We Are Here for You: An Open Letter to Our Younger MilSpouses

Dear Younger Spouses,


Has the news of the embassy attack and the sudden death of a terrorist leader worried you? Has the rapid deployments that happened this week make you stop and sit down for a moment? Have you found your heart beating faster and skipping at beat? 

We get it. We’ve been there before. You are not alone in this. 

Before this threat of Iran, we had the threats of Afghanistan and Iraq. We lost hours of sleep, worried through long nights, and tried to emotionally prepare ourselves for what was coming next; deployment.

We asked ourselves the same questions that you are asking now. "Are we going to war?" We wondered if sudden training was "just because" or for a more frightening reason? We worried if planned deployments going to get moved up.

Most importantly, we asked ourselves. "What do I do?" 

We know that so many questions are whirling through your mind. It probably feels like a mental tornado. And while our country might have been two years into Iraq by the time we became military spouses, we experienced the back to back deployments, the extensions, the surge, and much more. 

Here’s our advice to you:

Don’t fret yet. If your spouse isn’t already training for a deployment they will not deploy immediately. If they are scheduled for a deployment it may move up, and if they have been training, they may go soon. But, without an official word from your leadership, you don’t need to fret. Take a deep breath.

Build your support. You will need it. It doesn’t have to a deep and wide circle, but you’ll need a person or community to lean on. Join a local church, attend spouse functions, and really commit to putting yourself out there.There will be those times that life just sucks during the deployment, and you need to vent, or just someone to talk to. Before the time comes, find your people. Say yes to the coffee invite and make a friend. You’re going to need it. Don’t dare try to walk this journey alone. 

Have your affairs In order. It’s something no one wants to think about but, in this line of work, it’s necessary. If you get that knock on the door, you do not want to have to worry about things then. Prepare beforehand, just in case. Get a deployment checklist. Get a POA (Power of Attorney), the passwords to all the accounts, and all of your monthly billing information. Make a list of important phone numbers- unit contacts, installation numbers (like the clinic or family readiness groups), and emergency contacts. It also wouldn't hurt to have a conversation about your current life insurance policies.

As a side note, remember this. No news is good news. Communication black outs happen during a deployment. There could be any number of things that cause this to happen. Don’t assume the worst. The media will make you go crazy when you hear of something happening. But keep in mind that, if something really happened, you would know.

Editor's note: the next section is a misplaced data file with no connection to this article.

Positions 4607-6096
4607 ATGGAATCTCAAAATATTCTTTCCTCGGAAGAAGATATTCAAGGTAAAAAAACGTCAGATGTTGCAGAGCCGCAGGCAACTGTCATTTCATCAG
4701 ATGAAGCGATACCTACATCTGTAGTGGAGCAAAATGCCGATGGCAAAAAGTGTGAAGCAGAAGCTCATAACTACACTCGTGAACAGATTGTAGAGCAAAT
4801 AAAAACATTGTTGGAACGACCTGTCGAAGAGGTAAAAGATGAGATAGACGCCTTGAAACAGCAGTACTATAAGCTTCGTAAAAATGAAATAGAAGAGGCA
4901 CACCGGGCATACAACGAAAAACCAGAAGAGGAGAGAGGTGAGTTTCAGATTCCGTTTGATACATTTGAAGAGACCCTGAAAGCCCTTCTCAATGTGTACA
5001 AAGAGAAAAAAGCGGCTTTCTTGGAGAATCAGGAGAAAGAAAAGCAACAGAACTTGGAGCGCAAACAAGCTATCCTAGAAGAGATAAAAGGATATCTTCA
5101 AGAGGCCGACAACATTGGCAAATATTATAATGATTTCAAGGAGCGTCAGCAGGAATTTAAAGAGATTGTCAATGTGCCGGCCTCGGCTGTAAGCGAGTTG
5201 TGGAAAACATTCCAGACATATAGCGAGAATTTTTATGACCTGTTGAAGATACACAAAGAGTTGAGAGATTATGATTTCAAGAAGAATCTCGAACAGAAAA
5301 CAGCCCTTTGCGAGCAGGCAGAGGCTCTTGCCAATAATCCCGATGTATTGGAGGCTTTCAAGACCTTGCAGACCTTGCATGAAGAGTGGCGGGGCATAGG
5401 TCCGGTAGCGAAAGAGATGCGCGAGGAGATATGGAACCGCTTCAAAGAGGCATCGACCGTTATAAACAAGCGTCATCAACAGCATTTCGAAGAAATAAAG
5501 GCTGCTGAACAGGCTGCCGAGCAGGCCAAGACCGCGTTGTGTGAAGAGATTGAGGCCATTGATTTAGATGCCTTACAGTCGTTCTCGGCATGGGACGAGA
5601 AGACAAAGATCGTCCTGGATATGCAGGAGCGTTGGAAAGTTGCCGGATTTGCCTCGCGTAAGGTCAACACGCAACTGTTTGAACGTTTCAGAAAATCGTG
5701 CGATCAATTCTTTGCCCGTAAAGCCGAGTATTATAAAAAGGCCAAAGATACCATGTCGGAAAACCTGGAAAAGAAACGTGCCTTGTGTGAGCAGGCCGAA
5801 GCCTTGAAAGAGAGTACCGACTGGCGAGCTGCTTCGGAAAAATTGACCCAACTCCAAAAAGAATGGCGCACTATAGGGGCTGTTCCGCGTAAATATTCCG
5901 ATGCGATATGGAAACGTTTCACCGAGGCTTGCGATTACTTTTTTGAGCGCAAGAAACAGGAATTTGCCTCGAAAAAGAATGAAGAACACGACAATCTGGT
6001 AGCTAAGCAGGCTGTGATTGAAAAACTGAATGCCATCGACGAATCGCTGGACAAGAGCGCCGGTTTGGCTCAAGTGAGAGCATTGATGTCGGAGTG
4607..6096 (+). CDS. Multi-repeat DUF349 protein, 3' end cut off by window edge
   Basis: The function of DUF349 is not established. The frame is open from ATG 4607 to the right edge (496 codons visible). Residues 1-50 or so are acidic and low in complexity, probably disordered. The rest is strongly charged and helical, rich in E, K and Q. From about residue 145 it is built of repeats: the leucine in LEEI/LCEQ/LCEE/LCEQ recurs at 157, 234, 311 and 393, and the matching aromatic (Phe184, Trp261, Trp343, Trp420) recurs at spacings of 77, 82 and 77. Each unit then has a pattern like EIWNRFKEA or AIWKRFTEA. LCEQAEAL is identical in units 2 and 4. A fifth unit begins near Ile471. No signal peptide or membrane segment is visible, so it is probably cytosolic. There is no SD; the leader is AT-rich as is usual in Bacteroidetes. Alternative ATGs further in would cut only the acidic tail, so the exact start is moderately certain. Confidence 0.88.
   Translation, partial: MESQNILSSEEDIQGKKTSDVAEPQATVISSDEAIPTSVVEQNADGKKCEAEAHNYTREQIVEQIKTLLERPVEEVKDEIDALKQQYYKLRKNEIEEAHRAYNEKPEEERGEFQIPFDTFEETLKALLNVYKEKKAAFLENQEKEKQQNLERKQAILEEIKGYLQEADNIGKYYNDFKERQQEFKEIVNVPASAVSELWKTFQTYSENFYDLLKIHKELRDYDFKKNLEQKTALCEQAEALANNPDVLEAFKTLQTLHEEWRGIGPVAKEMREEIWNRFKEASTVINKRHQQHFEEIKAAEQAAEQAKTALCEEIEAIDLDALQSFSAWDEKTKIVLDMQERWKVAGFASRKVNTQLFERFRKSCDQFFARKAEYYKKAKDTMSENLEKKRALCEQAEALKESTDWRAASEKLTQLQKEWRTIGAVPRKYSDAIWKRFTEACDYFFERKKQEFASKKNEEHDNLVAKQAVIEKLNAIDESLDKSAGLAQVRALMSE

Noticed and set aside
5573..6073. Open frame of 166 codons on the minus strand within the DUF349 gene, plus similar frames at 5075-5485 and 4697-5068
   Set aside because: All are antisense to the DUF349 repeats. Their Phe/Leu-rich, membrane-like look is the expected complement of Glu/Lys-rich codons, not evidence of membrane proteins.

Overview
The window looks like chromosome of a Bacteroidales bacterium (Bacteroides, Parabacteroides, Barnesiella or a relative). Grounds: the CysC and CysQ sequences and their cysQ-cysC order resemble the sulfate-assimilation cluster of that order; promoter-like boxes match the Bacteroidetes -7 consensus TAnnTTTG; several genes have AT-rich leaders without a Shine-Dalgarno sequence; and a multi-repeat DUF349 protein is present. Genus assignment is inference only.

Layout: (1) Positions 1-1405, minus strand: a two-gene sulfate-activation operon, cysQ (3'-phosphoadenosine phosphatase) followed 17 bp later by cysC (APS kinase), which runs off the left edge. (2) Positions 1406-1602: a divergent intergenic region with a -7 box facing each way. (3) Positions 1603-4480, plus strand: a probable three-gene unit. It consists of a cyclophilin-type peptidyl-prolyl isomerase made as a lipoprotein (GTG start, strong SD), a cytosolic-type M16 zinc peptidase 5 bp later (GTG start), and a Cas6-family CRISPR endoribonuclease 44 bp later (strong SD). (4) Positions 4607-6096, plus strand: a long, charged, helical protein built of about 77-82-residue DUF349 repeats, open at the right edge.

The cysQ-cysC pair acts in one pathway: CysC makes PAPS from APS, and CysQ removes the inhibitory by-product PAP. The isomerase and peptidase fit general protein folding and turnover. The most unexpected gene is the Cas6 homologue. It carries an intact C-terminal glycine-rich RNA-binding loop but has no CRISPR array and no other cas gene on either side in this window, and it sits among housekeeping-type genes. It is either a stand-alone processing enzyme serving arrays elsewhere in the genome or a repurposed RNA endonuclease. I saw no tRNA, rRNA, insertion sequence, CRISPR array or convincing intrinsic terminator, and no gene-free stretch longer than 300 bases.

Don’t watch the news, at least not constantly. Stories will be spun in a million different ways. Don’t let them get you down. Take everything you see and hear with a grain of salt. 

Get out of the house. Don’t stay cooped up in your house all day. Get out and do something. Take a walk, grab coffee, enjoy a new hobby, or browse the aisles of Target. Just don’t stay cooped up all day. 

Be mindful of communication. Getting to talk to your spouse may come in short bursts. They want you to know they are ok, that they love and if your sweet babe has started talking yet. They probably don’t want to hear all the family drama unless they ask to let you know. If not, keep a journal. It’ll be stress relieving for you and something for them to read when they come home. They’ve been trained to do something and need their head in the game and not worrying about what is going on at home. 

OPSEC & PERSEC. I know it’s tempting to post the sweet good bye pic, your worries or concerns, a pic they sent you from down range, and your excitement on the heels of a homecoming. But keep in mind, there is a need for operational and personal security. Don’t share any locations, times, units or movements. Don’t let others know you’re home alone with kids. Protect your loved one and your family. 

It’s about to a whirlwind of chaos and excitement, with a roller coaster of emotions. It’s going to be hard. Yes, at times it’s even going to suck, but we know that you got this. You also have us. Don't be afraid to reach out to a seasoned spouse. We have been here before and we want to walk you through.

We’ve been in your shoes before. We remember what it’s like. Know that we are always here for you. Reach out for us, let us help you. 


Experienced Spouses Who Have Been There

Megan Harless is an Army Veteran and active duty spouse of 13 years. She spends her time advocating for PCS Reform, volunteering in her community, and raising her three children. In her down time she enjoys watching movies, traveling, and searching for the worlds best chocolate!


We invite you to join us in creating a paradigm shift within the military spouse culture. We want to be at the forefront of creating a movement within our community that trades comparison for compassion. We want to replace the negativity that surrounds the MilSpouse culture with a positive image of personal fulfillment and success. We can be a group that raises each other up, building strong leaders and supporting new ideals. Join us by “liking” our Facebook page, subscribing to the blog, and linking us to your local “spouse’s” Facebook page!

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